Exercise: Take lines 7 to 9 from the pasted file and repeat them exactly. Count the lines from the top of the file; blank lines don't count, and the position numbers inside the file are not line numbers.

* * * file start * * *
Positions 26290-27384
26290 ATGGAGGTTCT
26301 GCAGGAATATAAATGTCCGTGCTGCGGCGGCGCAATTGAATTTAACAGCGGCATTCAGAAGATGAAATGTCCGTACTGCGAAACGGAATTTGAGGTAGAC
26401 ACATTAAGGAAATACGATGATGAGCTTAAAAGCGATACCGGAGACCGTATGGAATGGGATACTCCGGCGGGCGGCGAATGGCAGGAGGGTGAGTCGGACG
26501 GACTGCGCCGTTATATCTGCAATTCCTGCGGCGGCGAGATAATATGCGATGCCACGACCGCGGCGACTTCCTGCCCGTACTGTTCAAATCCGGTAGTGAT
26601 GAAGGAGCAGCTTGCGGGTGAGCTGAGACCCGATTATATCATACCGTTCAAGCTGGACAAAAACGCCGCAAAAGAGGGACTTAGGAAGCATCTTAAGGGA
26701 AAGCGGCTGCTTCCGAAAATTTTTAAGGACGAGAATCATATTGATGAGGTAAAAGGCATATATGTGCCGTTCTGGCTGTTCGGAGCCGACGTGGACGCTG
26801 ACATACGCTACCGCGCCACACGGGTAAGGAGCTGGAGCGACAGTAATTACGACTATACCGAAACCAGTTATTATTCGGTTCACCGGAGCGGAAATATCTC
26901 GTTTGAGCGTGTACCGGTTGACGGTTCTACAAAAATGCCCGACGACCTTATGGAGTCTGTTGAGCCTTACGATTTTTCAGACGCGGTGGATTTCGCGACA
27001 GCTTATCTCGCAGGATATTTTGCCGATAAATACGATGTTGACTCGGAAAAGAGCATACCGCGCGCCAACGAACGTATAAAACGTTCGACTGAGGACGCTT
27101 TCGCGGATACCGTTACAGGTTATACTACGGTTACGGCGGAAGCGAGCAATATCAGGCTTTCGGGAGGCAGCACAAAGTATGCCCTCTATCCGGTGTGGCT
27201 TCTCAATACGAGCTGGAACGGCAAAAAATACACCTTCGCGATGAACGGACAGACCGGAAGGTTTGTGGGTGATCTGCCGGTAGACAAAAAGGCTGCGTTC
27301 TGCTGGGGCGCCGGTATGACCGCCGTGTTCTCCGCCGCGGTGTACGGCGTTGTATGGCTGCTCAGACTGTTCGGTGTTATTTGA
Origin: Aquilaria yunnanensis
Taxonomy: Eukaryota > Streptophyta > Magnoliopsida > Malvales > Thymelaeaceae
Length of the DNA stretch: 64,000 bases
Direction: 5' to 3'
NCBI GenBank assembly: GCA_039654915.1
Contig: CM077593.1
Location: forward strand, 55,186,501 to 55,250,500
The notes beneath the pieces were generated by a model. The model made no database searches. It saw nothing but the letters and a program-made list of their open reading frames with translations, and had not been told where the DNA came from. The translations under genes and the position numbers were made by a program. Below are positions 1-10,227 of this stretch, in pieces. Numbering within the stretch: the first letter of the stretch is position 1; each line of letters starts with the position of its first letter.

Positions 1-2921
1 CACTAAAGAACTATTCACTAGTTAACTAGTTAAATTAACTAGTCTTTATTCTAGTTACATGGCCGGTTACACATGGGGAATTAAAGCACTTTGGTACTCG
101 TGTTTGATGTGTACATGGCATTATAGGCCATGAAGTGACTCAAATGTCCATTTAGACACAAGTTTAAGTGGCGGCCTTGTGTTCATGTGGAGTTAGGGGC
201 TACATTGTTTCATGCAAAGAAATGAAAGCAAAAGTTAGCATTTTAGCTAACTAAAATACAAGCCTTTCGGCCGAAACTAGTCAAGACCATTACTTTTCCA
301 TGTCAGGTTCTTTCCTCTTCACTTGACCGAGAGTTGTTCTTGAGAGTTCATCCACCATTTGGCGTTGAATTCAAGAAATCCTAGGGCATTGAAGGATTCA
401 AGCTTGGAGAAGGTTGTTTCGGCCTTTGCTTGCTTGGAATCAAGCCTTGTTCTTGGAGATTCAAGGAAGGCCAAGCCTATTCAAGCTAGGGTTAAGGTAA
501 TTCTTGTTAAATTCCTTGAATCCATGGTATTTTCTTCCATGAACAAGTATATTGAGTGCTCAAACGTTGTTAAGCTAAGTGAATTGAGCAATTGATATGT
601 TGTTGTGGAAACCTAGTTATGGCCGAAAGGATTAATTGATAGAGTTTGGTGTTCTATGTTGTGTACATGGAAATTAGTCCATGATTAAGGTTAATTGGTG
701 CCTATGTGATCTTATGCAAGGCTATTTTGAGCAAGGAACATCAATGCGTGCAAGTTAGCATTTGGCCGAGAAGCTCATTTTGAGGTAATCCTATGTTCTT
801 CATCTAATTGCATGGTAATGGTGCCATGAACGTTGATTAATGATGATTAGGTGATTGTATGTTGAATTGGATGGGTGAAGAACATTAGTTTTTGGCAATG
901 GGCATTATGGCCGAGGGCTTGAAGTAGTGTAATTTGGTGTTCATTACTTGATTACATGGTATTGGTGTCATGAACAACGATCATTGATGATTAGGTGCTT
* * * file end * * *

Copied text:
26701 AAGCGGCTGCTTCCGAAAATTTTTAAGGACGAGAATCATATTGATGAGGTAAAAGGCATATATGTGCCGTTCTGGCTGTTCGGAGCCGACGTGGACGCTG
26801 ACATACGCTACCGCGCCACACGGGTAAGGAGCTGGAGCGACAGTAATTACGACTATACCGAAACCAGTTATTATTCGGTTCACCGGAGCGGAAATATCTC
26901 GTTTGAGCGTGTACCGGTTGACGGTTCTACAAAAATGCCCGACGACCTTATGGAGTCTGTTGAGCCTTACGATTTTTCAGACGCGGTGGATTTCGCGACA